Recruiting and Retaining School-Based Mental Health Professionals

K-12

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As Mental Health Awareness Month comes to a close, many are reflecting on the current state of student mental health and considering policy levers available to better support students in schools. Earlier this month, Education Commission of the States convened policymakers from four states for a State Policy Academy on student health and wellness. Concerns about student mental health rang true for many attendees at the academy, including interest in policy levers to improve the pipeline for school-based mental health professionals like counselors and psychologists.

Given the increased need for student mental health support and that more than 70% of children who receive mental health support do so in a school-based setting, equitable access to school-based mental health professionals is vital. The National Association of School Psychologists (NASP) recommends a ratio of one psychologist for every 500 students and the American School Counselor Association (ASCA) recommends a ratio of one counselor to every 250 students. Despite the recommendations, ratios in many states still fall short.

According to NASP, the current national ratio is one school psychologist for every 1,211 students, and according to ASCA, the current ratio for the profession is one counselor for every 415 students. Staffing ratios vary greatly by state — some have a ratio of one psychologist for every 5,000 or more students and some states are nearing one counselor per 600 students. Staffing ratios also vary within individual states, as some localities have more access to school health professionals than others. One 2019 report found that only one in five high school students in the U.S. are enrolled in a school with a sufficient number of school counselors.

School-based health professionals provide important services for students and research demonstrates that access to mental health services in K-12 settings can improve students’ health, academic and social outcomes. Policymakers may consider a variety of policy options to address school-based mental health workforce shortages and challenges in their states to move them closer to the recommended ratios and ensure all students get the support they need. Available policy levers include:

  • Providing financial incentives.
  • Codifying staff to student ratios.
  • Providing sustainable funding.
  • Allowing license reciprocity.
  • Improving workplace conditions.
  • Expanding the potential pipeline.
  • Increasing the training and higher education infrastructure.

States such as Colorado, Montana and Ohio offer some innovative recruitment and retention strategies for their school-based health workforce.

In 2008, Colorado’s School Counselor Corps Grant Program was created to increase the number of school counselors in an effort to boost the graduation rate and postsecondary opportunities for K-12 students. The average grant-funded school’s student-to-counselor ratio is well below the best practice recommendation of 250-to-1. The grants are to be used for school counselor salaries and benefits, professional development opportunities and program development. Schools participating in the grant program saw improvements in student engagement, graduation rates and career readiness.

The Montana Office of Public Instruction, Montana State University and the University of Montana partnered to offer the Rural Mental-Health Preparation/Practice Pathway. This federally funded grant program prepares graduate counseling candidates to gain experience as counselors in rural communities where the state has heightened shortages. Some objectives of the program are to increase the number of counselors in rural schools and communities from 3.7 to 10 per year and to foster quality rural mental health services in Montana.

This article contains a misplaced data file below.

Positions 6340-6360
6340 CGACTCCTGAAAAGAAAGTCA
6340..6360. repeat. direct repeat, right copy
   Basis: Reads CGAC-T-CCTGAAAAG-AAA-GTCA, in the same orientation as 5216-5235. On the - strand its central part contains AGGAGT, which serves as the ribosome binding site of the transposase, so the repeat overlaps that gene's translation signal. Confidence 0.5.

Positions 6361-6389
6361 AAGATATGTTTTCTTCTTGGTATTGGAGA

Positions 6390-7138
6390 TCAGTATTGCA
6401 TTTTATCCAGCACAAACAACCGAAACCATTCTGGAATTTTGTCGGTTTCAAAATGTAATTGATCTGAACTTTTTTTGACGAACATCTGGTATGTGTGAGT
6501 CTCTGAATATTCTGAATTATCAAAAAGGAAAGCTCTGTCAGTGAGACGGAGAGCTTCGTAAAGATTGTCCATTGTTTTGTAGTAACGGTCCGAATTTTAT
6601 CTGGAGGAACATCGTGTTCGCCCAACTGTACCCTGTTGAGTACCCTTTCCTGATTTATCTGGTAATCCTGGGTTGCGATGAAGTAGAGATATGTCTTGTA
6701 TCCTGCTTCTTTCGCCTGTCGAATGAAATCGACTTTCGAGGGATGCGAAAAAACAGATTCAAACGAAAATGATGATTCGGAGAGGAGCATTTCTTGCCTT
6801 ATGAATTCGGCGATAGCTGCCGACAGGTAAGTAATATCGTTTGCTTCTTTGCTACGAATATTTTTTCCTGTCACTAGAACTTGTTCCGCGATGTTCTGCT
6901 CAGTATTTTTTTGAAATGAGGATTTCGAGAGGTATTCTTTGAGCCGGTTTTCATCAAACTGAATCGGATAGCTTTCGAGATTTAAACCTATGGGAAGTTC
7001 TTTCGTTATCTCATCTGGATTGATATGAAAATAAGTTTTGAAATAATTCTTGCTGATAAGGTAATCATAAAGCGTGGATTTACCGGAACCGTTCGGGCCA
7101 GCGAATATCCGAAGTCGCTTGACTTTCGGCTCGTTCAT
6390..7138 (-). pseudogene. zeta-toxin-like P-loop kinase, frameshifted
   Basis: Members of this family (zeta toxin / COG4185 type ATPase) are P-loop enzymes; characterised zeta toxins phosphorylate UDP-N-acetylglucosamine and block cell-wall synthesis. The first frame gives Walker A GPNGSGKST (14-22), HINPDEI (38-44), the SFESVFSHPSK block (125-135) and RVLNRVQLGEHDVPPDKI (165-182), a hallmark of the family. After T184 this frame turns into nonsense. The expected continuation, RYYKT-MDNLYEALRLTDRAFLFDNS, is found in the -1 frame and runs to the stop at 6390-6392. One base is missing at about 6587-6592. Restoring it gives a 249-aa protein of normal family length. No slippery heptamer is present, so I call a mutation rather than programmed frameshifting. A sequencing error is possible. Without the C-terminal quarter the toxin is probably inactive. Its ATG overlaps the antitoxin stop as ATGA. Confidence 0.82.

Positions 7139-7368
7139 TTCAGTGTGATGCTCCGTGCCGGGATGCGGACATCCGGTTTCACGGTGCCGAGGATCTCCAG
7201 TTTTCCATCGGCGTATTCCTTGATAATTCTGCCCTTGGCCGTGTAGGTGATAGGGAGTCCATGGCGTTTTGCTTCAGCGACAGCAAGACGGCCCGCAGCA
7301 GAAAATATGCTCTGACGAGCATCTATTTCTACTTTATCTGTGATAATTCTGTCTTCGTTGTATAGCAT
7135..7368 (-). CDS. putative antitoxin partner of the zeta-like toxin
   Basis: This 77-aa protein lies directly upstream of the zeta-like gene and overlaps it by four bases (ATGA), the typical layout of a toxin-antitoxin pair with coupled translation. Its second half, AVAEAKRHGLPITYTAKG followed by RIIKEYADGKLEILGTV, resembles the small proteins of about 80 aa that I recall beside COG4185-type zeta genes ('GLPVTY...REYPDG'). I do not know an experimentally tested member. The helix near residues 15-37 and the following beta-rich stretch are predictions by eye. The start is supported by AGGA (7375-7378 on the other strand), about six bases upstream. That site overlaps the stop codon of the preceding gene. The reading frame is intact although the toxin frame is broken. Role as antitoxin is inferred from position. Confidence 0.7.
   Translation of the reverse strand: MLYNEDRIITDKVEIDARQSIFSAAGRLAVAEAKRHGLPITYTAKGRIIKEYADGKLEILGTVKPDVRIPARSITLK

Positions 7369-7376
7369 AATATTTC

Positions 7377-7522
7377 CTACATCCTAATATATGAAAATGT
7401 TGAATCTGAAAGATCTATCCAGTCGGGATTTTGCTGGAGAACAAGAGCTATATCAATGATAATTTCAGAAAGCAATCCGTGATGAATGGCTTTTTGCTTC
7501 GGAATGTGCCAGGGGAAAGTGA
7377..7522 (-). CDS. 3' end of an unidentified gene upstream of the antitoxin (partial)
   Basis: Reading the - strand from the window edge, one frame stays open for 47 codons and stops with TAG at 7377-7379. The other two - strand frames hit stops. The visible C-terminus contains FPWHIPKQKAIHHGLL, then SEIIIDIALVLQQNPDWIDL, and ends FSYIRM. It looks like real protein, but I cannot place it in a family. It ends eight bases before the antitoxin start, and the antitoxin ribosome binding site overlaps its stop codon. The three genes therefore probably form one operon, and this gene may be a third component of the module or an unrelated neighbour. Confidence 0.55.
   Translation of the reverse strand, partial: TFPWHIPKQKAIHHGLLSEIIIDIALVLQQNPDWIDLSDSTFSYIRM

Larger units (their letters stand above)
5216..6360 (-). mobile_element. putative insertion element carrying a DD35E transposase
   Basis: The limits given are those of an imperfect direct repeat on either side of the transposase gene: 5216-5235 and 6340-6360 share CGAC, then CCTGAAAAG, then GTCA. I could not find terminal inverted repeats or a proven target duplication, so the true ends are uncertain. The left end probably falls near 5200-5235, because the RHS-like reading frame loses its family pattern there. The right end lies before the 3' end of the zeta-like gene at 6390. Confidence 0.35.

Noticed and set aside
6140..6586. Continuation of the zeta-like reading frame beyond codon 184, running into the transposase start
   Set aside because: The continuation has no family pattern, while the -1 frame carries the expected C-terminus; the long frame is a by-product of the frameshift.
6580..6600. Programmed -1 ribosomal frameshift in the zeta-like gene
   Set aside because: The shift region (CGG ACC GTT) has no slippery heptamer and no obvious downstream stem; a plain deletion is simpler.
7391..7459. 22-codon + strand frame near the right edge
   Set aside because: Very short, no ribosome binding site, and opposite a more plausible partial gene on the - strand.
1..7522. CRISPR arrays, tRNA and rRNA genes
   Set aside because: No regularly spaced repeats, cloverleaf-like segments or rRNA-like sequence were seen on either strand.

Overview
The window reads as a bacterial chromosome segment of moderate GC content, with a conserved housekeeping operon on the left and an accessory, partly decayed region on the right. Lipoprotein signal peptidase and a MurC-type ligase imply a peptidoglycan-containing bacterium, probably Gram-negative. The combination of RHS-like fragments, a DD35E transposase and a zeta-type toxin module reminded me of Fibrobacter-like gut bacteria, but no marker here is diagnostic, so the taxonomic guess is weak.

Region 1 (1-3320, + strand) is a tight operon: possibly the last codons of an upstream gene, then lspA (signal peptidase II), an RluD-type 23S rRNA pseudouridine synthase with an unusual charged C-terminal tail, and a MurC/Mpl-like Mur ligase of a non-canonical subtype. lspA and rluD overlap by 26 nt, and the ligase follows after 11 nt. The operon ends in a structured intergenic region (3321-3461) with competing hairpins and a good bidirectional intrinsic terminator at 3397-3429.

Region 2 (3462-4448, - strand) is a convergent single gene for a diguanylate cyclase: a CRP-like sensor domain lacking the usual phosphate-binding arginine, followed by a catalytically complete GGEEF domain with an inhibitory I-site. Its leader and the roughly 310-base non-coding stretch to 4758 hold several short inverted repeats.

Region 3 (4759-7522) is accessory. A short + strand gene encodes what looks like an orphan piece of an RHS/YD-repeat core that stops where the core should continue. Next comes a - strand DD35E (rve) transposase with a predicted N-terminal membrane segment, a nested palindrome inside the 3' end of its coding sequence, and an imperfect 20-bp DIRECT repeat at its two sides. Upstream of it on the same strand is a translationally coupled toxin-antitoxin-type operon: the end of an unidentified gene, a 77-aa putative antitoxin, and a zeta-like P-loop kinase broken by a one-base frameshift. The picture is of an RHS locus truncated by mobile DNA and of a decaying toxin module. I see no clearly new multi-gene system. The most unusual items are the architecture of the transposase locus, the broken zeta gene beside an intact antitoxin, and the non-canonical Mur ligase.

Launched by the Ohio School Psychologists Association over 60 years ago, the Ohio School Psychology Internship program trains future school psychologists to serve in Ohio’s public school districts. Each year, the Ohio Legislature allocates $3 million to the grant. The funding goes to the school districts where they will pay the interns for their efforts. The goal of the internship program is to graduate at least 90 to 100 interns every year in hopes of promoting positive behavior and mental health for more students across the state.

As state leaders continue to turn their attention to student mental health, they may consider increasing the capacity and strengthening the pipeline of the school-based mental health workforce. In doing this, states can help ensure students have equitable access to the support they need in school.

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Policy Researcher at Education Commission of the States | cfrancies@ecs.org
As policy researcher, Cassidy supports the Policy Team by tracking legislation and responding to information requests on a variety of education policy issues. Prior to joining Education Commission of the States, Cassidy completed her bachelor’s degree in political science and psychology at the University of Colorado Boulder. Cassidy is passionate about providing state leaders with quality information to support them in improving education systems for all students.
Author profile

As a policy researcher, Gerardo provides education policy leaders with quality and research-driven information on nationwide policies. He completed his bachelor’s degree in international affairs and ethnic studies at the University of Colorado Boulder and plans to complete a master’s of public health in health systems, management and policy at the Colorado School of Public Health. Gerardo is passionate about education policy because policies have an opportunity to promote better health outcomes in students and educators.

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